Conservative MP David Davis said: “It is an exquisite irony that the department that is charged with upholding Freedom of Information is actively blocking it.
“Particularly when it comes to people who have been poorly treated by the state after a major state error: the very thing that Freedom of Information is supposed to expose and deter.”
Lord David Clark, architect of the original FOI Act, repeated his recent calls for an investigation into the Clearing House operation.
“This adds further weight to the need to find out exactly what is going on. The time is right for a full investigation.”
The Cabinet Office declined to answer specific questions and instead repeated the statement it made last week saying that the government is committed to transparency and the Clearing House ensures a standard approach in the way FOI requests are considered and responded to.
Separately, the Information Commissioner’s Office received a complaint about the Clearing House two years ago but chose not to investigate.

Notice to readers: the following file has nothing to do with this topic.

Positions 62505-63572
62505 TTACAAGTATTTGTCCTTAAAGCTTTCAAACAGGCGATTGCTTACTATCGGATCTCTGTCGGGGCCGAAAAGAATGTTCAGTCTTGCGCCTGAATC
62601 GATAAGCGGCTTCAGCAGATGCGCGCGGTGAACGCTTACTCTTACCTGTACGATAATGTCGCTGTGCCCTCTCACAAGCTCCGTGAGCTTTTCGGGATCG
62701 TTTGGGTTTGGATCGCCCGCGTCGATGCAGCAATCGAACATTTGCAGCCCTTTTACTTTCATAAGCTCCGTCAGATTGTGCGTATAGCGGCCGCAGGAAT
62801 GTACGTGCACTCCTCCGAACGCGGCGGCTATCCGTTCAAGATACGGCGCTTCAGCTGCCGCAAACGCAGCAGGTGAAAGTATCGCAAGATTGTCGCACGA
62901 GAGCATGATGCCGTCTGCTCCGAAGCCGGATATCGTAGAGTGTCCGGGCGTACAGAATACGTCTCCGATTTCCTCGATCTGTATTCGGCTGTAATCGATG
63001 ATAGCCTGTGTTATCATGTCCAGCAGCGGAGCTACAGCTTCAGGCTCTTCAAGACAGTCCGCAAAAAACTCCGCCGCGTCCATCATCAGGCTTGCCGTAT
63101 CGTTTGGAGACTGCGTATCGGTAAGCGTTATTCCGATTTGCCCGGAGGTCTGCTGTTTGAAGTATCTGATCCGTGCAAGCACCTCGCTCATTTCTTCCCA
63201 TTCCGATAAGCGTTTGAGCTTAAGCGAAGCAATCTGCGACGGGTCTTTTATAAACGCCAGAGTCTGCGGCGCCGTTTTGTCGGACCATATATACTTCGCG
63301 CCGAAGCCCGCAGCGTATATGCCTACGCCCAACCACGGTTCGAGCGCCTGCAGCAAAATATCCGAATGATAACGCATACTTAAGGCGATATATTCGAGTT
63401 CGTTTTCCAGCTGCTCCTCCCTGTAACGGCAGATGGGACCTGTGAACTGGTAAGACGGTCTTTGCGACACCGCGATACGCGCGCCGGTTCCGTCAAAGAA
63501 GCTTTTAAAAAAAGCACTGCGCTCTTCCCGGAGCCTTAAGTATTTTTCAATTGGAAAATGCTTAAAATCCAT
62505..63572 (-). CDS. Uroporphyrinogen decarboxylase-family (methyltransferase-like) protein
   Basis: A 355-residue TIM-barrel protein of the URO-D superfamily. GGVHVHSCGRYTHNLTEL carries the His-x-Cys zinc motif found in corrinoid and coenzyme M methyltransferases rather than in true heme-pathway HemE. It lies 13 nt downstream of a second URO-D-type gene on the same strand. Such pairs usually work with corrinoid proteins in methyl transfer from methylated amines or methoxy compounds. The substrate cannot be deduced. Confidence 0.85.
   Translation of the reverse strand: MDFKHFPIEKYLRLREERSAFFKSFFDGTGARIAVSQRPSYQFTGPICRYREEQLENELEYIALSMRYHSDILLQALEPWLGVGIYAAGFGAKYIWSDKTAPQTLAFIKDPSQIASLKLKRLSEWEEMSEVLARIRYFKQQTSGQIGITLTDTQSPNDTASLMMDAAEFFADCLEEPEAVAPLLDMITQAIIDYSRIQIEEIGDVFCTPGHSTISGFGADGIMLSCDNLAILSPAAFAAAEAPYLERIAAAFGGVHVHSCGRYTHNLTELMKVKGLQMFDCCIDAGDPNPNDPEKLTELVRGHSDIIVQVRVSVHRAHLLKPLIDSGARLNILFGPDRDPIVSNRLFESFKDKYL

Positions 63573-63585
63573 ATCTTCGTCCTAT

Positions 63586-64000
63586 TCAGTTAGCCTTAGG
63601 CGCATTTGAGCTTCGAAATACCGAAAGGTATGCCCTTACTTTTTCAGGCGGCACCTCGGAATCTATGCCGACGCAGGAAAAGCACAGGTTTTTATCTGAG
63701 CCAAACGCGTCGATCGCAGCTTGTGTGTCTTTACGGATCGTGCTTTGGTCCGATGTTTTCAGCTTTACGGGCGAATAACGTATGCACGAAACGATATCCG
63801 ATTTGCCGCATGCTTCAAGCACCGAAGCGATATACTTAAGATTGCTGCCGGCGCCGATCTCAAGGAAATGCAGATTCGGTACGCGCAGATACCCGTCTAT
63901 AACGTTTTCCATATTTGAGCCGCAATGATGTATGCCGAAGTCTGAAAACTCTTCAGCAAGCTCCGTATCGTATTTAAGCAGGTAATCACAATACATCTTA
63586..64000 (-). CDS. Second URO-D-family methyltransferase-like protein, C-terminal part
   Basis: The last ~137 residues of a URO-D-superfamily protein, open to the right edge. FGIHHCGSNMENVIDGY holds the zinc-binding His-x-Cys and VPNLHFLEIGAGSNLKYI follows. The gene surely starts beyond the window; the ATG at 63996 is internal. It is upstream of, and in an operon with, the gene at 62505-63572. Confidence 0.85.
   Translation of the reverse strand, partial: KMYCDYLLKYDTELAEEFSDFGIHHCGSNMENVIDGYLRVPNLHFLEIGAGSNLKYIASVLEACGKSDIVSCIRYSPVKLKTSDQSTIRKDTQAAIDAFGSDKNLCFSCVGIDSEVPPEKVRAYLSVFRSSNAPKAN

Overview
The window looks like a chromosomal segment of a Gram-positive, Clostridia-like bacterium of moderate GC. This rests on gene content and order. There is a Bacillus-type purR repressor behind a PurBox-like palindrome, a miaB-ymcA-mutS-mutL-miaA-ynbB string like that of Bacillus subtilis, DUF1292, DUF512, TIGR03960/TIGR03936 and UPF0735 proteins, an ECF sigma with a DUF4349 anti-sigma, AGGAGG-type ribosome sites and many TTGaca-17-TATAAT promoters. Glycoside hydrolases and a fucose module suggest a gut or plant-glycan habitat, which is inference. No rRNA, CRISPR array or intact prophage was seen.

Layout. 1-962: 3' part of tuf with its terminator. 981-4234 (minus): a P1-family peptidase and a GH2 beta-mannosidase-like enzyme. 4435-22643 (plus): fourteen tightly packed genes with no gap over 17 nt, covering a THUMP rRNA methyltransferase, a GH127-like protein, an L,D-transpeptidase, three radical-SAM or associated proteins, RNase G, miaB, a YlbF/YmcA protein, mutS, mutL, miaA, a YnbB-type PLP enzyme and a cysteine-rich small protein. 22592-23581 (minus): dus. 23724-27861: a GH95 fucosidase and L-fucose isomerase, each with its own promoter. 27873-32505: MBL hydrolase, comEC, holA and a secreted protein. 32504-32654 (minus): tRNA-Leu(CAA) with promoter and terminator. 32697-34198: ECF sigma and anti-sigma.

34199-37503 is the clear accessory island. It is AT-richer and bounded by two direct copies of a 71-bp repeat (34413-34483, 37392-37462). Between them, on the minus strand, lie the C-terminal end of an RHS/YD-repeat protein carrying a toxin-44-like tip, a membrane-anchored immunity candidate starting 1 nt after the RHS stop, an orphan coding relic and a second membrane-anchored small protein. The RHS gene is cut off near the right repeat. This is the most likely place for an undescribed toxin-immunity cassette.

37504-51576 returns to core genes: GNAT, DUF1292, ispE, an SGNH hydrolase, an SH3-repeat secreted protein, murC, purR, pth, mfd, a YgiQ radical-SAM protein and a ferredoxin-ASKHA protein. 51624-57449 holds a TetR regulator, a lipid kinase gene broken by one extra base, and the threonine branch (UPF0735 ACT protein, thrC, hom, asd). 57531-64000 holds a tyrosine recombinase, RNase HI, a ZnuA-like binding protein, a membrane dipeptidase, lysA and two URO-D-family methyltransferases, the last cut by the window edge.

‘As we tried to do with Chilcot’
In May 2018, Jason Evans submitted a Freedom of Information request to the Treasury a file from the early 1990s called “31/12/1991, Health risks and special initiatives: haemophiliacs and Acquired Immunodeficiency Syndrome (AIDS), ST-HS J/0034/001 PART B”.
Rather than respond to his request directly, the Treasury sent the FOI to the Clearing House who asked to see drafts of any responses before they were sent to Evans.
Correspondence between the Clearing House and the Treasury paints a picture of continual foot-dragging and obstruction by the secretive FOI unit. The Treasury told the Clearing House that it was “keen to release the information” but numerous times over a number of months Cabinet Office staff urged against immediate disclosure.
The Clearing House cautioned the Treasury to “bear in mind whether releasing information might prejudice the course of the inquiry. We would like to see draft responses.” The Cabinet Office, which runs the Clearing House, is also the sponsor of the Infected Blood Public Inquiry.
FOI requests are supposed to be replied to within 20 working days but over a series of months Evans’ request was passed over and back between the Treasury and the Clearing House. The unit repeatedly advised the Treasury to hold off publication.
It is an exquisite irony that the department that is charged with upholding Freedom of Information is actively blocking it.